Literature by Filipinos have been steadily filling shelves here and abroad! We’ve got a selection of recent releases from Filipino-Americans who’ve staked their individual claims on the literary scene with their biographical testaments on how a person should be in an age where geographical boundaries are broadened, even blurred. We have a memoirs and essays and biographical testaments tackling immigration and racial politics alongside gender and identification; we have dispatches from millennials just trying to get by, and often in simultaneously the funniest and most earnest ways.
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Fairest, by Meredith Talusan
Meredith Talusan has lived a remarkable life for being different in settings unkind to strangeness — and in her memoir Fairest, she has lyrically transmuted this assigned “outsider” state into an earnest and personal examination of gender politics and identity, the complexities of the Filipino immigrant experience, and even the connection between skin color, class, and childhood stardom. Smile recommends Fairest for its measured recollection of how it was to be someone who’s needed to pin down identities, its dreamlike remembrance of a peculiar childhood, and the strength behind its many reflections.
From the publisher: “Fairest is a memoir about a precocious boy with albinism, a ‘sun child’ from a rural Philippine village, who would grow up to become a woman in America. Coping with the strain of parental neglect and the elusive promise of U.S. citizenship, Talusan found childhood comfort from her devoted grandmother, a grounding force as she was treated by others with special preference or public curiosity. As an immigrant to the United States, Talusan came to be perceived as white. An academic scholarship to Harvard provided access to elite circles of privilege but required Talusan to navigate through the complex spheres of race, class, sexuality, and her place within the gay community. She emerged as an artist and an activist questioning the boundaries of gender. Talusan realized she did not want to be confined to a prescribed role as a man, and transitioned to become a woman, despite the risk of losing a man she deeply loved. Throughout her journey, Talusan shares poignant and powerful episodes of desirability and love that will remind readers of works such as Call Me By Your Name and Giovanni’s Room. Her evocative reflections will shift our own perceptions of love, identity, gender, and the fairness of life.”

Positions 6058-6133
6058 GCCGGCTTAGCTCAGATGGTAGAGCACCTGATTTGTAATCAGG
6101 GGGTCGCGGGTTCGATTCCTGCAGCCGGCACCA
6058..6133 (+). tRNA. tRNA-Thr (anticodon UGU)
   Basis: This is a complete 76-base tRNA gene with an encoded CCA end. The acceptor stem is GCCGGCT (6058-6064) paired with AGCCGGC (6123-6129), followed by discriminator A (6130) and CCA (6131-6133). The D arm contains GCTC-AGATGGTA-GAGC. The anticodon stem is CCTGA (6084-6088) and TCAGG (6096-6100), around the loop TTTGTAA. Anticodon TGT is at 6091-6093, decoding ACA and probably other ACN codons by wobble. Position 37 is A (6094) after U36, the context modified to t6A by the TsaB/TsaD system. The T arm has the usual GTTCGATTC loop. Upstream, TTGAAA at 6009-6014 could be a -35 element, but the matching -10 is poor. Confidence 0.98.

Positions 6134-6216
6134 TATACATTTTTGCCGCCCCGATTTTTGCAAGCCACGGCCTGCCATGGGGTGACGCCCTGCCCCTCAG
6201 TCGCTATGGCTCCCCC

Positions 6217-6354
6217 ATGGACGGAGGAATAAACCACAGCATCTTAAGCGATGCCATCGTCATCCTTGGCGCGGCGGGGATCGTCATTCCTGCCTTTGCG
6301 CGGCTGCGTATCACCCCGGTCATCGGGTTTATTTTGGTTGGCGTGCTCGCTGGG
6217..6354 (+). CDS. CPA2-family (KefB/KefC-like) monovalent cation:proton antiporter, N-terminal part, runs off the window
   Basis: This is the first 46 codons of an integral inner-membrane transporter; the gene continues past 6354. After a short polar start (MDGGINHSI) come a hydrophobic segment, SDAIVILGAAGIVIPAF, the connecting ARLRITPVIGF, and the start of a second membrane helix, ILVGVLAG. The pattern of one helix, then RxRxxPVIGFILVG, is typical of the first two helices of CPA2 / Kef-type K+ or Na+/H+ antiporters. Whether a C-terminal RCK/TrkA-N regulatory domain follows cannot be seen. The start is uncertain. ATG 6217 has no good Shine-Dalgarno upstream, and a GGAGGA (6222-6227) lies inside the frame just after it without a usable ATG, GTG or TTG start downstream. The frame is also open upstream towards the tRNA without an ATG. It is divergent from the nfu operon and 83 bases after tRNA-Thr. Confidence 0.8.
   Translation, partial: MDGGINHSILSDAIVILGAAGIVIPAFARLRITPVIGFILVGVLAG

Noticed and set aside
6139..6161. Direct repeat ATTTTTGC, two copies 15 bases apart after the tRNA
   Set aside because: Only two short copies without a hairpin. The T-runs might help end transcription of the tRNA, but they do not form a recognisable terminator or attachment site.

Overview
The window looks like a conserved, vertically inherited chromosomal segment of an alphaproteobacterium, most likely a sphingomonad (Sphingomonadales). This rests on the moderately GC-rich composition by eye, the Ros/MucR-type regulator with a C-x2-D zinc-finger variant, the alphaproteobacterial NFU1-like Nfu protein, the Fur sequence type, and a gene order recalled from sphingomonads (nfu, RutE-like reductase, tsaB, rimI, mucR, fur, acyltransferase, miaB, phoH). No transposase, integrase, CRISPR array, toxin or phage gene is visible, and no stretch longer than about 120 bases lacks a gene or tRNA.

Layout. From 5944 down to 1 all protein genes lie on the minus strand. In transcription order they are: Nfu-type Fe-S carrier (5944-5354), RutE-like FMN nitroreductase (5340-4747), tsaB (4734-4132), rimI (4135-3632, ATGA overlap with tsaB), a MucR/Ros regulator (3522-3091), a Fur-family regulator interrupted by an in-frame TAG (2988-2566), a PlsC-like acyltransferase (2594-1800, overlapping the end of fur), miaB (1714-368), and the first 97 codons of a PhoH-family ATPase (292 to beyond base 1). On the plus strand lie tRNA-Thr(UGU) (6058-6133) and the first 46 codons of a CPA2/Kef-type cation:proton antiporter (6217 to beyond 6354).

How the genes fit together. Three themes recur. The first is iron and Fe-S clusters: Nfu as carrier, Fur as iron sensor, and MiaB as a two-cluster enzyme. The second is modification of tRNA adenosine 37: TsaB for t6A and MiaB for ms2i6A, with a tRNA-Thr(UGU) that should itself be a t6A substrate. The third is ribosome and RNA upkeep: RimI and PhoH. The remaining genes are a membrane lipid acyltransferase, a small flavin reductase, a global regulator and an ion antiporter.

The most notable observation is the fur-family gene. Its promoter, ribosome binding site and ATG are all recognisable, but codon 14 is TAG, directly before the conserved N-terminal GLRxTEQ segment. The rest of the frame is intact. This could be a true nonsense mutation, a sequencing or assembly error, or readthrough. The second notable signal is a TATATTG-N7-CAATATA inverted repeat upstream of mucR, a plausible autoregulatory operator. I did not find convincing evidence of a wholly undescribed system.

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The Groom Will Keep His Name: And Other Vows I’ve Made About Race, Resistance, and Romance, by Matt Ortile
From the publisher: “When Matt Ortile moved from Manila to Las Vegas, the locals couldn’t pronounce his name. Harassed as a kid for his brown skin, accent, and femininity, he believed he could belong in America by marrying a white man and shedding his Filipino identity. This was the first myth he told himself. The Groom Will Keep His Name explores the various tales Ortile spun about what it means to be a Vassar Girl, an American Boy, and a Filipino immigrant in New York looking to build a home. As we meet and mate, we tell stories about ourselves, revealing not just who we are, but who we want to be. Ortile recounts the relationships and whateverships that pushed him to confront his notions of sex, power, and the model minority myth. Whether swiping on Grindr, analyzing DMs, or cruising steam rooms, Ortile brings us on his journey toward radical self-love with intelligence, wit, and his heart on his sleeve.”
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Weird but Normal, by Mia Mercado
From the publisher: “Navigating racial identity, gender roles, workplace dynamics, and beauty standards, Mia Mercado’s hilarious essay collection explores the contradictions of being a millennial woman, which usually means being kind of a weirdo. Whether it’s spending $30 on a candle that smells like an ocean that doesn’t exist, offering advice on how to ask about someone’s race (spoiler: just don’t, please?), quitting a job that makes you need shots of whiskey on your lunch break, or finding a more religious experience in the skincare aisle at Target than your hometown Catholic church, Mia brilliantly unpacks what it means to be a professional, absurdly beautiful, horny, cute, gross human. Essays include: ‘Depression Isn’t a Competition but Why Aren’t I Winning?;’ ‘My Dog Explains My Weekly Schedule;’ ‘Mustache Lady;’ ‘White Friend Confessional;’ ‘Treating Objects Like Women.’ With sharp humor and wit, Mia shares the awkward, uncomfortable, surprisingly ordinary parts of life, and shows us why it’s strange to feel fine and fine to feel strange.”
See more book recommendations via the Smile Reading List!